Active Chinese hacking campaign targeted diplomats from Slovakia, South America

The timing of the attacks on Slovakia coincided with possible business investment from a Chinese steel giant.

Suspected Chinese hackers who have haunted military and government targets for a generation have updated their malicious software tools to target diplomatic missions.

The Ke3chang cyber-espionage group has been active since at least 2010, researchers say, gathering intelligence about international government contractors, military organizations and breached computers used by foreign ministries before the 2012 G20 Summit, according to FireEye.

Now, there’s new evidence the group updated its tactics in a series of attacks aimed at diplomats in Belgium, Brazil, Chile, Guatemala, and Slovakia. Security specialists at the Slovak antivirus company ESET published research Thursday demonstrating how the Ke3chang group used a technical backdoor, Okrum, and an updated version of the Ketrican malware. The hacking tools allow Ke3chang hackers to intercept information about victims, including their usernames, IP addresses, operating systems and build numbers; their language and country names; and other communications.

ESET’s says its findings date back to 2015, when employees “identified new suspicious activities in European countries.” The company did not tie the hacking activity with any international events, though it did say Ke3chang “seemed to have a particular interest in Slovakia” for a number of years, especially into 2017.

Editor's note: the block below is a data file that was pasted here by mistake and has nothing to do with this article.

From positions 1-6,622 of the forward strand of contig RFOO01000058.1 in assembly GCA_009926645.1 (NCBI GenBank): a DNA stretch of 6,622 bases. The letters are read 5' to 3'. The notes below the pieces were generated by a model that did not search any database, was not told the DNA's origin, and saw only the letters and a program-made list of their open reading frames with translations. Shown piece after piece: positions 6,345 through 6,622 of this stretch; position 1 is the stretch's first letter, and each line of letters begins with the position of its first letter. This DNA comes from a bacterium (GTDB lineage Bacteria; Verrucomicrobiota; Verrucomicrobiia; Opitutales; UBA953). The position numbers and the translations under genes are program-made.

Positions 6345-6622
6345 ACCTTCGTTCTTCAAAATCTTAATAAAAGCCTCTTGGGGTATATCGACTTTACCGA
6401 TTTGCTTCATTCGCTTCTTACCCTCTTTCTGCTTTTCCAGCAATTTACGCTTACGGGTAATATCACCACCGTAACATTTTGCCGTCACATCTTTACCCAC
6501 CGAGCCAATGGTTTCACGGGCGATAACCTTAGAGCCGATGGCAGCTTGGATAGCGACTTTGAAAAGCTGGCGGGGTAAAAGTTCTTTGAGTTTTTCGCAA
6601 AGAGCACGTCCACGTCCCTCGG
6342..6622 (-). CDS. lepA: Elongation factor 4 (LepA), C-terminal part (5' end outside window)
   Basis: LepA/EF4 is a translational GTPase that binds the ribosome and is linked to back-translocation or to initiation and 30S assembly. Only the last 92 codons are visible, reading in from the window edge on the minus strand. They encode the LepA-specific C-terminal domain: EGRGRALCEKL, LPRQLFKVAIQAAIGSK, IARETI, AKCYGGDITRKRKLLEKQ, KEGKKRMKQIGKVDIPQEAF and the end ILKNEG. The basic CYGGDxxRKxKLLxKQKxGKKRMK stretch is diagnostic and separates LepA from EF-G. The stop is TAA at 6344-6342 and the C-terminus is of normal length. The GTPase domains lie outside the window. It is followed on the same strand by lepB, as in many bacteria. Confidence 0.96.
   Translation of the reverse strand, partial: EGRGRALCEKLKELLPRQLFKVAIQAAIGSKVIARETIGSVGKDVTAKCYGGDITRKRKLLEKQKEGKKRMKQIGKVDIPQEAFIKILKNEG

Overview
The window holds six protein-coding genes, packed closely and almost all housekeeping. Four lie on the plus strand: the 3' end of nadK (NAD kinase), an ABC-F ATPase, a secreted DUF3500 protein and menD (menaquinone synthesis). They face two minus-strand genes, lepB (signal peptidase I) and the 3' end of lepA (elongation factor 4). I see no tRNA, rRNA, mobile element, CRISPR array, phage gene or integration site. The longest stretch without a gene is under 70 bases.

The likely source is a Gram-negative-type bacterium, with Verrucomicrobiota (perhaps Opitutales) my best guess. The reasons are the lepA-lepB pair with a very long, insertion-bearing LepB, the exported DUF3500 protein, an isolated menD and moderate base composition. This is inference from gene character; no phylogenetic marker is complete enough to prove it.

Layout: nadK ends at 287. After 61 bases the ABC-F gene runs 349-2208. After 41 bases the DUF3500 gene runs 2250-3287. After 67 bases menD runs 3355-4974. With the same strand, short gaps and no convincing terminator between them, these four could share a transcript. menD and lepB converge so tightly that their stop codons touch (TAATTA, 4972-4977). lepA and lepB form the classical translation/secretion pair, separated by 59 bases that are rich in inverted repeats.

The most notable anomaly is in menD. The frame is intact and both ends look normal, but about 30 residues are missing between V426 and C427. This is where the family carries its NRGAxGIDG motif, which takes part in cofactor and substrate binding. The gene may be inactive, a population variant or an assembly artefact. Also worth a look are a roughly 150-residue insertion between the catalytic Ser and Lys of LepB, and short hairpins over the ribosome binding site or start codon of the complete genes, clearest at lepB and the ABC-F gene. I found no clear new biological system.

The timeline roughly coincides with changing diplomatic relations between Slovakia and China, and possible investments from Beijing into Central Europe. China’s Hesteel Group, then the world’s second-largest steel producer, offered $1.5 billion for a plant in Slovakia, though the deal never went through.

The group is still active, according to ESET, with new malware samples uncovered as recently as March of this year. ESET did not attribute Ke3chang to any particular nation-state, though previous research from other firms have tied Ke3chang tools to hackers operating out of China. The group is also known as APT15, Playful Dragon, Vixen Panda, and Thailand’s Computer Emergency Response Team has deemed it a state-sponsored operation.

Palo Alto Networks in 2016 caught Ke3chang using malware against embassy officials from India, which shares a border with China.

“Just like the other known Ke3chang malware, Okrum is not technically complex, but we can certainly see that the malicious actors behind it were trying to remain undetected by using tactics such as embedding the malicious payload within a legitimate PNG image, employing several anti-emulation and anti-sandbox tricks, as well as making frequent changes in implementation,” ESET researchers explain.

“Since the Okrum backdoor is not very technically complex, most of the malicious activity must be performed by manually typing shell commands, or by executing other available tools and software,” the ESET team says.

Jeff Stone

Written by Jeff Stone

Jeff Stone is the editor-in-chief of CyberScoop, with a special interest in cybercrime, disinformation and the U.S. justice system. He previously worked as an editor at the Wall Street Journal, and covered technology policy for sites including the Christian Science Monitor and the International Business Times.

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